South African company Blue Turtle Technologies has become a reseller for U.K.-based Majesti-fi, which claims to offer the world’s first SIM-free, mobile Wi-Fi for business clients. Blue Turtle will offer Majesti-fi’s service as part of its FinTech range, in order to help clients manage their data expenditures when roaming abroad, using a secure, encrypted connection. Majesti-fi’s roaming Wi-Fi service operates in over 110 countries and automatically connects to a preferred local 3G or 4G/LTE network, based on the criterion of which available signal is strongest at any given point.
For business travelers who are primarily interested in managing their data consumption, Majesti-fi offers an unusual (possibly unique, though we cannot assess that claim at the present moment) alternative to MNOs’ roaming packages. The Majesti-fi hotspot device is smartphone-sized and operates without need for a SIM card or a subscription to an operator’s service.
Majesti-fi customers at first purchase the device (£120.00 [US $153.09] in the U.K.) and then subscribe to the service on a one-year contract (£61.44 [US $78.38] per month in the U.K.). For that payment they receive an allowance of 1 GB of worldwide roaming data per month. This is an adequate deal, but where Majesti-fi really becomes economical is when users need to exceed the 1 GB limit. After that, the cost (again, in the U.K.) is only £0.06 per MB. For heavy users of roaming data users (such as business travelers who spend a great deal of time outside their home countries), this cost structure could end up saving them quite a large amount of money. Majesti-fi claims that it constitutes a potential 90 percent savings over the services offered by U.K. operators O2, EE and Vodafone.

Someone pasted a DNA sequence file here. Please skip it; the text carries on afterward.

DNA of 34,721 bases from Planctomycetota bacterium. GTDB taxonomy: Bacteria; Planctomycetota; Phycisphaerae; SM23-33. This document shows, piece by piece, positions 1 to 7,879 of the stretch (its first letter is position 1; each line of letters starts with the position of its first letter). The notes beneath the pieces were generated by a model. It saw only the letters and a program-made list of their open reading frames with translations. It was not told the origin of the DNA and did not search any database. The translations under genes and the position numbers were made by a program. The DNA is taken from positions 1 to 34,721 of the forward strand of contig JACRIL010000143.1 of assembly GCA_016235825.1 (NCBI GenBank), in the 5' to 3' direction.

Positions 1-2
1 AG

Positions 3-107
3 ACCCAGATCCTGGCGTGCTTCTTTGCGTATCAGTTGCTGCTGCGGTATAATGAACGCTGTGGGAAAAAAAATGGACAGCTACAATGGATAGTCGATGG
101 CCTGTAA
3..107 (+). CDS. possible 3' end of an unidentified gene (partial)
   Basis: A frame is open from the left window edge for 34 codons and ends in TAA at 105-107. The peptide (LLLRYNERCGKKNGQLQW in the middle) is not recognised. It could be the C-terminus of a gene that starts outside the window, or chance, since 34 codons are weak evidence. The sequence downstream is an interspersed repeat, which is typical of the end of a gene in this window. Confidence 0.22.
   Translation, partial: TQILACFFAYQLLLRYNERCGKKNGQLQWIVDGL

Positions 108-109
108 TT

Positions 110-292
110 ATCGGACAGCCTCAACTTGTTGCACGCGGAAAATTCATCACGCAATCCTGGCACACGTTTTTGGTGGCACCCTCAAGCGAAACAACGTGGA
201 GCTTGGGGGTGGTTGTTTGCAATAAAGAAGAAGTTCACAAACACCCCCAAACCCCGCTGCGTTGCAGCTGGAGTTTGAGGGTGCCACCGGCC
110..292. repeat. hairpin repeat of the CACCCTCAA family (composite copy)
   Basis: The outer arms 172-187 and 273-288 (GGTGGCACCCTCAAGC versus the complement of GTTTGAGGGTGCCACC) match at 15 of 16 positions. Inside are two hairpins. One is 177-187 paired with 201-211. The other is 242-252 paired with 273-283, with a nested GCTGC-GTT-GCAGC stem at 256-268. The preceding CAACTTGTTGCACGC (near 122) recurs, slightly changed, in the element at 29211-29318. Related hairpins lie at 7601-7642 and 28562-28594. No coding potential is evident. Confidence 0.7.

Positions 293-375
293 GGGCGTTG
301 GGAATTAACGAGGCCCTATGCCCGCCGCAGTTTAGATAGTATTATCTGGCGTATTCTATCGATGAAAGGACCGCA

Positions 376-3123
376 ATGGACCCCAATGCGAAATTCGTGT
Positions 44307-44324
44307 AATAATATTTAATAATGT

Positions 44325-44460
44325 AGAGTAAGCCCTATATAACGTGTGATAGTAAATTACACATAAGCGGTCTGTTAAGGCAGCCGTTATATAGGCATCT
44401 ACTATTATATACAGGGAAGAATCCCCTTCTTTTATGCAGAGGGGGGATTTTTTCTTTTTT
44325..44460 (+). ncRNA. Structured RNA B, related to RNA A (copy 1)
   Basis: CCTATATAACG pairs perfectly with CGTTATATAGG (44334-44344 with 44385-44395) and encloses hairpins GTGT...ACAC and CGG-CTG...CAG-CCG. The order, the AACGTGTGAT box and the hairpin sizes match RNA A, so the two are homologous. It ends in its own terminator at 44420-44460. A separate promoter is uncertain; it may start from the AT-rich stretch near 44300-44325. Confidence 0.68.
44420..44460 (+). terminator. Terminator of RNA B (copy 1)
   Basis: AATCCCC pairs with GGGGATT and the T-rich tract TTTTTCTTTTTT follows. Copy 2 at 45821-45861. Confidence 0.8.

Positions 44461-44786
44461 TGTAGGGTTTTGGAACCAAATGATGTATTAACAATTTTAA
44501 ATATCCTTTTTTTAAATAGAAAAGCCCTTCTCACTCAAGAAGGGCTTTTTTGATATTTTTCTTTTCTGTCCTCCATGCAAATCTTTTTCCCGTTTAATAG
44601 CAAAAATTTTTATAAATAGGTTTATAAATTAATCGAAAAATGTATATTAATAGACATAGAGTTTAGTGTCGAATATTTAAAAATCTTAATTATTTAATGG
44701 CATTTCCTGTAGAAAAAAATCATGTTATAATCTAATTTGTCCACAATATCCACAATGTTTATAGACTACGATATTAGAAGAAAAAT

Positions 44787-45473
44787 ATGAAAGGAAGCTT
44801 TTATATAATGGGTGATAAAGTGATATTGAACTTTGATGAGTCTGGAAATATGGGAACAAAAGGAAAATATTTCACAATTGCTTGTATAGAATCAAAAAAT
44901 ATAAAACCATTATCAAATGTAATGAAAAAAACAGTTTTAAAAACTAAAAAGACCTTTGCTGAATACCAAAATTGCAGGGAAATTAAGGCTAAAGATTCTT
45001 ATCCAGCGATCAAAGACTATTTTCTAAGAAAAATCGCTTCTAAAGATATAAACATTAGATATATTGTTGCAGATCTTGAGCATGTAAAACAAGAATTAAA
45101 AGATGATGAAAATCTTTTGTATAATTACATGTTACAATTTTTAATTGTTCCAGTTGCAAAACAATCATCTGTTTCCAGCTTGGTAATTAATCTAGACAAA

The encryption feature should prove attractive to enterprises whose employees are routinely transmitting sensitive data in the course of their work while traveling abroad. And if Majesti-fi does indeed, as it claims, pull the optimal signal for its Wi-Fi, that will make it very appealing in comparison to public or hotel Wi-Fi signals, which are often slow due to overuse or low quality. And while Majesti-fi currently offers only data, it could be of use for voice telephony if subscribers are interested in VoIP.
While we are not aware of the exact nature of Majesti-fi’s relationships with mobile operators, the claimed ability of its SIM-free device to get on any operator’s network at any time, based on signal strength, is certainly a threat to those operators’ business models—as is the very concept of SIM-free, worldwide portable Wi-Fi. While Majesti-fi occupies a niche in the market—high-end business users—it could prove disruptive in a larger sense over time, depending on the level of quality it delivers and, of course, on whether the price turns out to be right for the target demographic. It should be noted that using a reseller, such as Blue Turtle in South Africa, to help manage clients, could add to the costs to users.